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American Association of Plastic Surgeons
89th Annual Meeting Abstracts

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Unilateral Failures in Bilateral Microvascular Breast Reconstruction
Samir S. Rao, M.D., Pranay M. Parikh, M.D., Jesse A. Goldstein, M.D., Maurice Y. Nahabedian, M.D..
Georgetown University Hospital, Washington, DC, USA.

Purpose: As rates of bilateral prophylactic mastectomy and contralateral prophylactic mastectomy have increased over the past decade, bilateral microvascular breast reconstruction has played an increasing role in breast cancer care. Data on unilateral flap failure in bilateral microvascular breast reconstructions has been lacking, and strategies to address the challenges encountered in this situation are needed.
Methods: A retrospective review of all simultaneous bilateral microvascular breast reconstructions performed by the senior author from July1999-July 2008 was performed. Flap failures were identified and reviewed for operative parameters, causes of flap loss, and techniques used for secondary reconstruction.
Results: We identified 557 consecutive patients who underwent 728 microvascular breast reconstructions between July 1999 and July 2008. Bilateral reconstructions were performed in 171 patients (30.7%) and unilateral reconstructions were performed in 386 patients (69.3%). The mean age of our sample was 46 years (range 34 - 59), and mean follow-up was 32.1 months (range 5 - 127 months).
Flap failure occurred in 20 of 728 flaps, yielding an overall failure rate of 2.7%. Flap failure occurred in 8 of 386 flaps (2.1%) performed in the setting of unilateral reconstructions, and in 12 of 342 flaps (3.5%) performed in the setting of bilateral reconstruction. No significant difference in the incidence of flap failure was observed between unilateral and bilateral reconstructions (p = 0.24).
There was a 3.8% failure rate (8/212) for immediate reconstructions compared to a 3.4% failure rate (4/118) for delayed reconstructions, revealing no statistical difference between flap failure rates as a function of timing (p = 0.56)
When bilateral reconstructions and flap failures were stratified by flap type, we noted that 1 of 108 (0.9%) MS-TRAM flaps failed, and 11 of 228 (4.8%) DIEP flaps failed. No failures were observed in SGAP reconstructions. There was no statistical difference between rates of free flap failure as a function of flap type performed, but DIEP did approach significance (p=0.067) for increased odds of failure.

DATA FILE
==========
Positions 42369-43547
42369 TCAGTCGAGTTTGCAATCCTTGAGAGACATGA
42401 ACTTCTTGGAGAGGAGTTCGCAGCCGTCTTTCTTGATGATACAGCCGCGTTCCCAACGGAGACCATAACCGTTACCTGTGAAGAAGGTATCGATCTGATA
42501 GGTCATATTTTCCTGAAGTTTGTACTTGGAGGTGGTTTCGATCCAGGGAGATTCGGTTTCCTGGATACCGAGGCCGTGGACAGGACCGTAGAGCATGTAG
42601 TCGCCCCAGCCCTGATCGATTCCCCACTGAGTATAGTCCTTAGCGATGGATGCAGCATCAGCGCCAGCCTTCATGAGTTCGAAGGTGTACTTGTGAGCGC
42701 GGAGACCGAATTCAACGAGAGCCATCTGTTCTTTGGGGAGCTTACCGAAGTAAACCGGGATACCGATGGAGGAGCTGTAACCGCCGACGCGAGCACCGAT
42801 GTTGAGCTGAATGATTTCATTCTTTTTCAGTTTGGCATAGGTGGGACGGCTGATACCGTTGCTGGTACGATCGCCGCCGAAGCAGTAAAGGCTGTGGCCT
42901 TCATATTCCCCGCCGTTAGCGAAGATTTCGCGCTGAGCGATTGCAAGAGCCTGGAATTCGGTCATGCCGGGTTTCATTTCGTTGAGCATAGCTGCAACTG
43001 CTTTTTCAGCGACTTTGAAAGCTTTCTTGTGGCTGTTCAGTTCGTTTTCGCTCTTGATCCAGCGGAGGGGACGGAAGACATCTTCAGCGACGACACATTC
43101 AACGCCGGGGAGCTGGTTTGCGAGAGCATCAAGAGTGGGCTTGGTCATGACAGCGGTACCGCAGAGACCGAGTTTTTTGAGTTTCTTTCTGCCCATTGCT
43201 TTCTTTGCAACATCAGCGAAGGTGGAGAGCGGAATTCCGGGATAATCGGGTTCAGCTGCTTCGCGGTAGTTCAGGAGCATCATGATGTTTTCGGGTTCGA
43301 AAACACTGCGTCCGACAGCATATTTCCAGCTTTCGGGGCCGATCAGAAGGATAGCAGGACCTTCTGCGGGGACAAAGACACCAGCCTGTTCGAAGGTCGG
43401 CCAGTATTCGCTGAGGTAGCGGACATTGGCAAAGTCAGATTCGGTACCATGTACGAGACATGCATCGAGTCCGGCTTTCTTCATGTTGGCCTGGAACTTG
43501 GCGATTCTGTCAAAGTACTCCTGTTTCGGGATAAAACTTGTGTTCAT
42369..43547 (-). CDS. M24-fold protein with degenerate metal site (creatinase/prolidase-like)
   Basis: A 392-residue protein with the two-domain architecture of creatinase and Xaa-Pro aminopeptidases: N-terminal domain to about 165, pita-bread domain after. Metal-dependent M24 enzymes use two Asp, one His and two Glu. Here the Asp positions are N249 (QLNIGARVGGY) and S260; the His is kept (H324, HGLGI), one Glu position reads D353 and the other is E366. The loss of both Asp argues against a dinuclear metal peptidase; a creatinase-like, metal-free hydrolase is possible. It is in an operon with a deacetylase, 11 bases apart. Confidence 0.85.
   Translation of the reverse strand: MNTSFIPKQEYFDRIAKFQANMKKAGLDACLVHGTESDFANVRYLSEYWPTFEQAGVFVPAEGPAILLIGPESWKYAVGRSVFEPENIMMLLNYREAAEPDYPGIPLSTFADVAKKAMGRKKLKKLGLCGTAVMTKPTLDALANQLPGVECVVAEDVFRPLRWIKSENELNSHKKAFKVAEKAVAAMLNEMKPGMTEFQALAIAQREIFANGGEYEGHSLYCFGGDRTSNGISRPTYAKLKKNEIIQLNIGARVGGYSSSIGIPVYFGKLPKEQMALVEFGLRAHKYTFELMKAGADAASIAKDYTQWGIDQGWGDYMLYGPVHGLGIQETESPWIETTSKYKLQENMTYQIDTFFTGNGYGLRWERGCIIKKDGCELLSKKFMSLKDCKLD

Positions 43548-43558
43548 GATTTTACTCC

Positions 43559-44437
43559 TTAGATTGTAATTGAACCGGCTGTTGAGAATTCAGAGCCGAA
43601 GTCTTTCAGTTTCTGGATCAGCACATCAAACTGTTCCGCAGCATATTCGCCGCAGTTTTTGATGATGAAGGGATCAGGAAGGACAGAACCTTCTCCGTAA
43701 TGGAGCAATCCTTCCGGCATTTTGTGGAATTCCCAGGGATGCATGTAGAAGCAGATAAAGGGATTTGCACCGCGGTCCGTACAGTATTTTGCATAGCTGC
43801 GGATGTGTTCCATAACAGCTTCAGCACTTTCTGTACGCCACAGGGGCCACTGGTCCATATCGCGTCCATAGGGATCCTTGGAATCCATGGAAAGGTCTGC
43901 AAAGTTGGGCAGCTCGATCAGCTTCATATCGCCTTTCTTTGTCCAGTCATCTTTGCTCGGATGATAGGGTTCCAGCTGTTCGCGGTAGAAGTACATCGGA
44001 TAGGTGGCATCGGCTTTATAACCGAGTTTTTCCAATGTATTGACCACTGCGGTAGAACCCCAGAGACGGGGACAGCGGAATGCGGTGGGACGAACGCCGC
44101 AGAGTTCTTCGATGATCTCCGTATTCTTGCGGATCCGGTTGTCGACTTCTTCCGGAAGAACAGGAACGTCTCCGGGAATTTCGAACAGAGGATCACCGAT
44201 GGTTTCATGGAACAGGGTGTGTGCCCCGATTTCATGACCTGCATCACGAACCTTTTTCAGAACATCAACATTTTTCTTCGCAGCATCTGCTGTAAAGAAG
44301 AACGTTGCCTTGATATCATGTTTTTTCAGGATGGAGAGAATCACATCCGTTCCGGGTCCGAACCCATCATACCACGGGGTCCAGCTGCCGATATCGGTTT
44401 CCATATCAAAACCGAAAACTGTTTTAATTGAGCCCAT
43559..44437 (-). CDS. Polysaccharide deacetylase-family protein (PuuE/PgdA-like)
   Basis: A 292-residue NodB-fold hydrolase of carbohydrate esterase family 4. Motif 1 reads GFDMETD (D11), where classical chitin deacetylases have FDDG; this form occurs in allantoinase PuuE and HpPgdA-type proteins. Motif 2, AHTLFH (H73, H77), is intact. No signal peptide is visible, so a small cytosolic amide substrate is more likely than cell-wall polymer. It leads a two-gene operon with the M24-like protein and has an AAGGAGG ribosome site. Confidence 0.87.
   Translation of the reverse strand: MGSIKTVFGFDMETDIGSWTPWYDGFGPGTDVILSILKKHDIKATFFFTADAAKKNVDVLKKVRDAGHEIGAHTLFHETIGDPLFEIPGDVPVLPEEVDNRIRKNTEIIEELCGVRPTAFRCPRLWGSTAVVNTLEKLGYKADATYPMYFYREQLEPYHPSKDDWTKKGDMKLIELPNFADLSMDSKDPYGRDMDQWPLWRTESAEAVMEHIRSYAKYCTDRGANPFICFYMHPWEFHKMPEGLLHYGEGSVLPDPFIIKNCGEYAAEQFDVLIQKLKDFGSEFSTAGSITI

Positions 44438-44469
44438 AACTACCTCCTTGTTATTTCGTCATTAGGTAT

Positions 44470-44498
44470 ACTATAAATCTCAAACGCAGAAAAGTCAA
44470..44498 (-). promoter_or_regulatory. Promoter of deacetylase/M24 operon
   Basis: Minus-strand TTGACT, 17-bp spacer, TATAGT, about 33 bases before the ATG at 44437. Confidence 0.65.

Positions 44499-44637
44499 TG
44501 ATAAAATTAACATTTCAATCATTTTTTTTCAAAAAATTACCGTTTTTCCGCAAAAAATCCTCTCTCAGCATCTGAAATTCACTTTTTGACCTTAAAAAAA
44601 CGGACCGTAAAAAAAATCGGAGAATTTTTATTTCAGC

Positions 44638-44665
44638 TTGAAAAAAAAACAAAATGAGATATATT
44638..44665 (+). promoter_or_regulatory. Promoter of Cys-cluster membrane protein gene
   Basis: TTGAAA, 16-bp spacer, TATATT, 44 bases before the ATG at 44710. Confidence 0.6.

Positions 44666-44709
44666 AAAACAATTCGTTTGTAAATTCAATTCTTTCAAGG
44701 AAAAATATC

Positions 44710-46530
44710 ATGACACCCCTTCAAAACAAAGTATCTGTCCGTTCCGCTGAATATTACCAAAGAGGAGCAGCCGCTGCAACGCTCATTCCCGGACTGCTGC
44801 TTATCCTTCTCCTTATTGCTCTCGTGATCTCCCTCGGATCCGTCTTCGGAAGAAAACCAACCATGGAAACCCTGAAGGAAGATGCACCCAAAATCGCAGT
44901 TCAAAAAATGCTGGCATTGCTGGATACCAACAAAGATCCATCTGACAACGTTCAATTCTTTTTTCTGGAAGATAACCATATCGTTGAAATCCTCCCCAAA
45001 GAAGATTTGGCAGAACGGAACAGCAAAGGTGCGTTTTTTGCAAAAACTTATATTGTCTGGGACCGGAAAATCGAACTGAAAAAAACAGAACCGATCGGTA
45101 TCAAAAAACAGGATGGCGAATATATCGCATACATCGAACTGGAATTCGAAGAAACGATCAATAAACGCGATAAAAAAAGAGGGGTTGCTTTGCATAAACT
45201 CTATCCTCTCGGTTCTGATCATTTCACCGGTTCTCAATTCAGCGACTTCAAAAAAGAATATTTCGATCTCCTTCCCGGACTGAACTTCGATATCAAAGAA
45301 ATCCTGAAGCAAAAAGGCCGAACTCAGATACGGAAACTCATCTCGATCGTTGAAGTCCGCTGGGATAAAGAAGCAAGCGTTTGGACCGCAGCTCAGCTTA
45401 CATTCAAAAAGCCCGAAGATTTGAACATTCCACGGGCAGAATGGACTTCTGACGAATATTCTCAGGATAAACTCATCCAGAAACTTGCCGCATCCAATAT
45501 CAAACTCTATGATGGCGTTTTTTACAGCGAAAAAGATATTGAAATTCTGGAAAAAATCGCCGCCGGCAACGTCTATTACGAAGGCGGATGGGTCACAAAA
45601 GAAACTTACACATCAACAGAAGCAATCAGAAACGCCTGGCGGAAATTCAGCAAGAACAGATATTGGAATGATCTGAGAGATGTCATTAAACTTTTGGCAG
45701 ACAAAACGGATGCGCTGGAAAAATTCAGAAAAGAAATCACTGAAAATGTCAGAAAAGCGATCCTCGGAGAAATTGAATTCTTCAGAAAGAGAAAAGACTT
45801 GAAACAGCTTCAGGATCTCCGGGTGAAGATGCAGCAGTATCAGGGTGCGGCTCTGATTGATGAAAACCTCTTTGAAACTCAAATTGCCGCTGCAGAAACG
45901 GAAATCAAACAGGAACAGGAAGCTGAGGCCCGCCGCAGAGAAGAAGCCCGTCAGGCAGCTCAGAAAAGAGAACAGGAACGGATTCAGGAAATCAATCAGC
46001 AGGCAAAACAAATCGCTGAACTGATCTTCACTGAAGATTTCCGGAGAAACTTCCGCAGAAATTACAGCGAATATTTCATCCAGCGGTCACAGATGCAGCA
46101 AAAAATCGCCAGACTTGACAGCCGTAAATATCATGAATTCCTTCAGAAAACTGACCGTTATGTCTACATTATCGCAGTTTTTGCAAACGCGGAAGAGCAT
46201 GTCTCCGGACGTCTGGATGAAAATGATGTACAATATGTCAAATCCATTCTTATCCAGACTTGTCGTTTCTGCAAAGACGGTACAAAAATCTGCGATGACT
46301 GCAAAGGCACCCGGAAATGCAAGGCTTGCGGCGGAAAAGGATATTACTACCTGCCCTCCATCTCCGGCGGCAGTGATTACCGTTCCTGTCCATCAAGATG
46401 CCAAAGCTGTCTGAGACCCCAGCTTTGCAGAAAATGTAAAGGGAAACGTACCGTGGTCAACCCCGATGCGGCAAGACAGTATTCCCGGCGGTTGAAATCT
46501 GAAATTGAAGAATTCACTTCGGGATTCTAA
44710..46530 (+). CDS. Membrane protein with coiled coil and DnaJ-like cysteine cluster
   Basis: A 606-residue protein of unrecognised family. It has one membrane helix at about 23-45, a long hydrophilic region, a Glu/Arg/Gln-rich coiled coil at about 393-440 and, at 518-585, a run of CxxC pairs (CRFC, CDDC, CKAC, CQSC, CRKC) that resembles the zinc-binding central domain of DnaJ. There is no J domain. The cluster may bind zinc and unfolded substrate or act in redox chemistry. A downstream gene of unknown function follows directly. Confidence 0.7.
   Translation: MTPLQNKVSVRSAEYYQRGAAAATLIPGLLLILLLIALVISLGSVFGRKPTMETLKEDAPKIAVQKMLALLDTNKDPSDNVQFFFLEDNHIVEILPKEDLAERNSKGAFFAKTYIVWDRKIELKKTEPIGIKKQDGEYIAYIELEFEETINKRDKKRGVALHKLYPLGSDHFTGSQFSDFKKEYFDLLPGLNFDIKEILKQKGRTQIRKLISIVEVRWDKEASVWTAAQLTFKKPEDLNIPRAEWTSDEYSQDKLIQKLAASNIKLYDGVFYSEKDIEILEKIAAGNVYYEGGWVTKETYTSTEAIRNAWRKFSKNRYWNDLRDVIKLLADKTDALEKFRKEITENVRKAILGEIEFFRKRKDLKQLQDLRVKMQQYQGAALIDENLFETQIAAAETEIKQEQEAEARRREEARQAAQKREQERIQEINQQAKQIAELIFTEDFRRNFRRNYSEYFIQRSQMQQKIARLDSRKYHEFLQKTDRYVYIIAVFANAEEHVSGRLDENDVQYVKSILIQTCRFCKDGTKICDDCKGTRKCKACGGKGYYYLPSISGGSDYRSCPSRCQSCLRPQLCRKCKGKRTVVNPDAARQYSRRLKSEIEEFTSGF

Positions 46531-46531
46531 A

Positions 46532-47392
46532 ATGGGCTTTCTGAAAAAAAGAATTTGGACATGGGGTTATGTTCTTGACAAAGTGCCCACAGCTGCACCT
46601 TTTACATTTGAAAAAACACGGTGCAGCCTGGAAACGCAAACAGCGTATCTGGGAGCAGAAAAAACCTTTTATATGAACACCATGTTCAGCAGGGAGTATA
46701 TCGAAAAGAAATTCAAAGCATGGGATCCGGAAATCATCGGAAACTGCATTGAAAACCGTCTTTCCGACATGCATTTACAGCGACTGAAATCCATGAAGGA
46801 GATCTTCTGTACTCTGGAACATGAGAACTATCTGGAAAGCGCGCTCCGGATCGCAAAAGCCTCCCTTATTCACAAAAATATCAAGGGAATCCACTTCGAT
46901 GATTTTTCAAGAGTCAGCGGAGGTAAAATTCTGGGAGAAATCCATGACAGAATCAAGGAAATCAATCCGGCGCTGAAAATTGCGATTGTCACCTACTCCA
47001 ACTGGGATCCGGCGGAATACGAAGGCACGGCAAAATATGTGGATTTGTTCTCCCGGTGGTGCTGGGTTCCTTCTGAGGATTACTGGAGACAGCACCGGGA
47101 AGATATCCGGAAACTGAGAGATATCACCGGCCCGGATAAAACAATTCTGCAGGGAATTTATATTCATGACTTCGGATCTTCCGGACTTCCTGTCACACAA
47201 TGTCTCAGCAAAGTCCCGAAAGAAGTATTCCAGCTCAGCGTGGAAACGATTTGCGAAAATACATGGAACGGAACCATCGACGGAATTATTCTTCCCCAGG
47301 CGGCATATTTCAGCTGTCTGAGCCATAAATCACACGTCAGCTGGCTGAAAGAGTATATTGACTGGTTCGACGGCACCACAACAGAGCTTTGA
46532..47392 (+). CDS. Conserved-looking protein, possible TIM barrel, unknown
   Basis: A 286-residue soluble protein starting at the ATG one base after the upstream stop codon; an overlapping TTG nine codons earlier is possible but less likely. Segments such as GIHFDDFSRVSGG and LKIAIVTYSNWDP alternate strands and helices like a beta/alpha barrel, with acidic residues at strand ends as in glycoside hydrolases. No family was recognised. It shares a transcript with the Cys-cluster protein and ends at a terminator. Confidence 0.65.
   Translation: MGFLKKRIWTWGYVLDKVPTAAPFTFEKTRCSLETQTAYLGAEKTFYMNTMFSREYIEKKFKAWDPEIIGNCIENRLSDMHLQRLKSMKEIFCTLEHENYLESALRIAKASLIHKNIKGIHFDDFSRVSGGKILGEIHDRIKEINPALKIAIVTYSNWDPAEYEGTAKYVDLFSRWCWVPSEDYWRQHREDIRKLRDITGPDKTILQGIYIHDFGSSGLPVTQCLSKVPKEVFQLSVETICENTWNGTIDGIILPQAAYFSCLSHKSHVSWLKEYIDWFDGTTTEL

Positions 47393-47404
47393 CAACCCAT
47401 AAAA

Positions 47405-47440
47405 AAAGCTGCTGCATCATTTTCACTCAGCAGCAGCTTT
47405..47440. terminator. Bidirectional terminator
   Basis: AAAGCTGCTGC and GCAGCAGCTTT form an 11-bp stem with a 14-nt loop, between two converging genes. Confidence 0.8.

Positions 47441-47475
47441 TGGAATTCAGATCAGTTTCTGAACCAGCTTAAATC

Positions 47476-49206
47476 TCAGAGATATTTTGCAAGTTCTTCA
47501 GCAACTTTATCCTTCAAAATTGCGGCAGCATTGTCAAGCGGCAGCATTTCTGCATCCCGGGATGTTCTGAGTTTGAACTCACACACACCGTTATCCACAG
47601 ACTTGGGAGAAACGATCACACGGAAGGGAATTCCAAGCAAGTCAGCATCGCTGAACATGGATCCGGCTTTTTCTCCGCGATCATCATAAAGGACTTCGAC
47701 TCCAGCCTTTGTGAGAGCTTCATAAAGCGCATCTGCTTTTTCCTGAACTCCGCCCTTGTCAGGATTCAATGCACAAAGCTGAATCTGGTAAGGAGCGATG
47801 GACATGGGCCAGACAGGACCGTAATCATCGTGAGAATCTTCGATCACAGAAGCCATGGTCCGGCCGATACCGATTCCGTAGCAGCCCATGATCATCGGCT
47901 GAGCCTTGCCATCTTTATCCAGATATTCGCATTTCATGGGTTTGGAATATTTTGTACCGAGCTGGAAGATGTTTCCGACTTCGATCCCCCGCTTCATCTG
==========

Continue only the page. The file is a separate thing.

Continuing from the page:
Causes of flap failure included venous insufficiency (6/12, 50%), lack of adequate perforator anatomy (3/12, 25%) and perforator injury during dissection (2/12, 17%), and late flap necrosis (1/12, 8%). Secondary reconstruction with tissue expanders and implants was performed in 11/12 patients who underwent an average of 2.25 additional procedures to complete reconstruction.
Conclusions: Bilateral autologous breast reconstruction can be performed with an acceptably low failure rate in both the immediate and delayed settings. The higher rate of flap failure amongst bilateral reconstructions is largely secondary to the obligation to use both sides of the abdominal donor tissue, compared to unilateral reconstructions in which the ideal side may be chosen. When failure does occur, prosthetic reconstruction to replace the failed flap is an excellent option. When the situation permits, the prosthetic reconstruction should be performed prior to the microvascular reconstruction, as the autologous tissue can be better shaped and modified to match the prosthetic side than vice versa. Employing these techniques can ultimately result in successful bilateral reconstructions despite free flap failure.


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